clock menu more-arrow no yes

Filed under:

Hurricanes impose will on Islanders in Game 4 clincher

New, comments

Physical play isn’t necessarily the Canes’ calling card, but they showed it when it mattered, and they’re off to the third round.

Jamie Kellner

RALEIGH — Rod Brind’Amour and Justin Williams both said Friday morning, in their own ways, that they were facing a desperate New York Islanders team in Game 4 that night, and that the Carolina Hurricanes would need to respond in kind. Considering they hadn’t been in the position of having breathing room while facing a team up against elimination, it was an open question how such a young team would respond to the situation.

Spoiler alert: they did well for themselves, and as a result they’ve booked a spot in the Eastern Conference final after a 5-2 win over the Islanders to finish off a sweep in front of a record crowd at PNC Arena on Friday.

The Hurricanes took the game to the Islanders physically in the first period, seizing momentum on a game-tying power play goal by Sebastian Aho before the game was five minutes old. At one point, the Hurricanes had more hits than shots by a wide margin. They knew that the Islanders, with nothing to lose, would throw everything at them that they could, and that expectation came to pass.

“We knew they were going to come, they weren’t going to sit back and make it easy on us,” said Justin Faulk. “They’ve been grinding, they’ve been playing hard all series.”

The Hurricanes have never really been a team that imposes its will on the opposition physically. They’re content to make teams pay on the scoreboard, instead of getting into back and forth battles along the boards. It was an unfamiliar spot for the Hurricanes to be in, but they matched the Islanders physically through 20 minutes, and they could sense that the Islanders wouldn’t be able to keep up that pace.

That’s exactly what happened, and then the Hurricanes pounced. First, Teuvo Teravainen took a pass from a streaking Warren Foegele on a line change. Then, Greg McKegg took advantage of a Robin Lehner miscue to double the lead. Justin Williams finished it off by tipping home a centering pass from Jordan Staal.

In the span of ten minutes, the Hurricanes had destroyed the Islanders’ resolve, and they had done it by asserting play at both ends of the ice. No one’s going to confuse Carolina with the ‘70s Flyers, but the Hurricanes showed a side to their game Friday night that had previously appeared only sporadically.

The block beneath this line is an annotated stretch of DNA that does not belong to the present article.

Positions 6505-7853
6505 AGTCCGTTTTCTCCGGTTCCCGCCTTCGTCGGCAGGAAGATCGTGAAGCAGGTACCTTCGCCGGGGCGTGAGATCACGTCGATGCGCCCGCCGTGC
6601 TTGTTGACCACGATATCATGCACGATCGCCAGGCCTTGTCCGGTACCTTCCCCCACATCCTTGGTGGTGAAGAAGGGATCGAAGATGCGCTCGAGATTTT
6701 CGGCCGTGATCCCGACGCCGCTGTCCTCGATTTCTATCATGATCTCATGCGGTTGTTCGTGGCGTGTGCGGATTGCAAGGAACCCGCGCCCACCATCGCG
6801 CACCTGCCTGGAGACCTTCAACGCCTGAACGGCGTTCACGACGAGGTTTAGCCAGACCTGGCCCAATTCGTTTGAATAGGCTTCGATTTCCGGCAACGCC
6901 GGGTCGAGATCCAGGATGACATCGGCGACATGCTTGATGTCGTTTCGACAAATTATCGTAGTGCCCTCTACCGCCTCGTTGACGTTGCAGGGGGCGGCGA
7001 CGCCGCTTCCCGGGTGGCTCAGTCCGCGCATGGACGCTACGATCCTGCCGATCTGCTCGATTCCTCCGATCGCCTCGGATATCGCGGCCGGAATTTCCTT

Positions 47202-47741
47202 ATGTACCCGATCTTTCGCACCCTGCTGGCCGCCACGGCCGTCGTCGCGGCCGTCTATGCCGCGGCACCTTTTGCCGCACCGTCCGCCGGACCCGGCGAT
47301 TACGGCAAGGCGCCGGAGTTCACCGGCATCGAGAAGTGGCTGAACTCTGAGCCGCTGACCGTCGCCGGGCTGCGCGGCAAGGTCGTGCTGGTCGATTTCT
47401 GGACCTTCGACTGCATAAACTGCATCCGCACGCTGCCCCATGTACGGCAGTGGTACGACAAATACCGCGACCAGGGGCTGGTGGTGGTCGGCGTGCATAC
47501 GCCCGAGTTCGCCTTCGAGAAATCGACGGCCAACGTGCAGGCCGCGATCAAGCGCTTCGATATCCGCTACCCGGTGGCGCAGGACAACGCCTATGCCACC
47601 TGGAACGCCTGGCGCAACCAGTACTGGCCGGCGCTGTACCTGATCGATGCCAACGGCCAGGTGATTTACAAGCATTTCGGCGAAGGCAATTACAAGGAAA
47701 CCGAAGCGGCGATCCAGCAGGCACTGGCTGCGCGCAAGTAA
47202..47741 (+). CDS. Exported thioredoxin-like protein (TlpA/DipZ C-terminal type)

And it wasn’t only the expected players bringing the bite to their game. Faulk, no one’s idea of a physical defenseman, led both teams with seven hits. Justin Williams threw two of his own, as did Aho, who has found a new level defensively while cooling off at the other end, although his goal to open the scoring for the Hurricanes showed that his offensive touch might be coming back around.

It was a full team buy-in from the Hurricanes. Every player on the roster was +1 or better except Lucas Wallmark and Brock McGinn, both even. When Andrei Svechnikov sealed it with his first goal since returning from a concussion with 4:47 to go, the crowd went into hysterics. Brock Nelson tallied a meaningless goal with a minute left, but other than that the Hurricanes’ stoic assassin, Curtis McElhinney, did what he does: give his team a platform to do what they do. His teammates took full advantage.

As a reward, the Hurricanes now get what is likely to be a full week off before beginning the conference final, either at home against the Blue Jackets or on the road against the Bruins. Whichever team advances, they will bring the physical intensity for every game, not just one period like the Islanders had going on Friday night. With as many injuries as the Hurricanes have sustained in the first two rounds, the break will be a benefit, although how big an advantage it might be is an open question. (Just ask the Islanders.)

The playoffs have taught the Hurricanes so many lessons. They have learned how to close teams out on the road. They’ve learned how to use their conditioning to their advantage, and the required intensity level of playoff hockey. On Friday, they learned how to finish off a sweep, something no Hurricanes team had ever done in a seven-game series. They did it by imposing their will on the Islanders, coming through with an enormous win and yet again proving that their best may still be out there somewhere.

They’re halfway to the Stanley Cup, and at this point, no one should bet against them learning even more lessons on their way to capturing the ultimate prize.